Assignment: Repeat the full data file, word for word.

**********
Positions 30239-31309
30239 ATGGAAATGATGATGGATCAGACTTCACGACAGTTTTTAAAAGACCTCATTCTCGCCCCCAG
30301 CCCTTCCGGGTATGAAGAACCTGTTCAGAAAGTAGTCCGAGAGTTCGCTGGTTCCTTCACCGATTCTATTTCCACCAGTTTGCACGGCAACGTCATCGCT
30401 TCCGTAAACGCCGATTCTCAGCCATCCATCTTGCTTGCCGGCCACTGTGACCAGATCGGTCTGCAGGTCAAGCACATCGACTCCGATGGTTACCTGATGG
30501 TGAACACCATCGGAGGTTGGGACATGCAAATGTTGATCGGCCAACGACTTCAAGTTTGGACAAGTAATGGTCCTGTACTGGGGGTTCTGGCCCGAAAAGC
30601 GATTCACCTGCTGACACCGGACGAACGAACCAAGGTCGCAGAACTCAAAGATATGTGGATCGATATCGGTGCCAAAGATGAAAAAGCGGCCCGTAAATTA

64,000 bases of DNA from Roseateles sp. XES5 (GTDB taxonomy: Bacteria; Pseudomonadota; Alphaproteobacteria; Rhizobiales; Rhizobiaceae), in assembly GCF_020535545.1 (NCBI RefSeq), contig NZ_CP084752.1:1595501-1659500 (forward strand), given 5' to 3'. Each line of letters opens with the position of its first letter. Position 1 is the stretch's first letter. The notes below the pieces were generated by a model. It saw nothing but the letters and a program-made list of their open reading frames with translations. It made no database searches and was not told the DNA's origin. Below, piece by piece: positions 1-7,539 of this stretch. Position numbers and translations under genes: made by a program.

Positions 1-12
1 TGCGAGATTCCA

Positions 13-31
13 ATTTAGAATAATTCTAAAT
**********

Positions 30239-31309
30239 ATGGAAATGATGATGGATCAGACTTCACGACAGTTTTTAAAAGACCTCATTCTCGCCCCCAG
30301 CCCTTCCGGGTATGAAGAACCTGTTCAGAAAGTAGTCCGAGAGTTCGCTGGTTCCTTCACCGATTCTATTTCCACCAGTTTGCACGGCAACGTCATCGCT
30401 TCCGTAAACGCCGATTCTCAGCCATCCATCTTGCTTGCCGGCCACTGTGACCAGATCGGTCTGCAGGTCAAGCACATCGACTCCGATGGTTACCTGATGG
30501 TGAACACCATCGGAGGTTGGGACATGCAAATGTTGATCGGCCAACGACTTCAAGTTTGGACAAGTAATGGTCCTGTACTGGGGGTTCTGGCCCGAAAAGC
30601 GATTCACCTGCTGACACCGGACGAACGAACCAAGGTCGCAGAACTCAAAGATATGTGGATCGATATCGGTGCCAAAGATGAAAAAGCGGCCCGTAAATTA

64,000 bases of DNA from Roseateles sp. XES5 (GTDB taxonomy: Bacteria; Pseudomonadota; Alphaproteobacteria; Rhizobiales; Rhizobiaceae), in assembly GCF_020535545.1 (NCBI RefSeq), contig NZ_CP084752.1:1595501-1659500 (forward strand), given 5' to 3'. Each line of letters opens with the position of its first letter. Position 1 is the stretch's first letter. The notes below the pieces were generated by a model. It saw nothing but the letters and a program-made list of their open reading frames with translations. It made no database searches and was not told the DNA's origin. Below, piece by piece: positions 1-7,539 of this stretch. Position numbers and translations under genes: made by a program.

Positions 1-12
1 TGCGAGATTCCA

Positions 13-31
13 ATTTAGAATAATTCTAAAT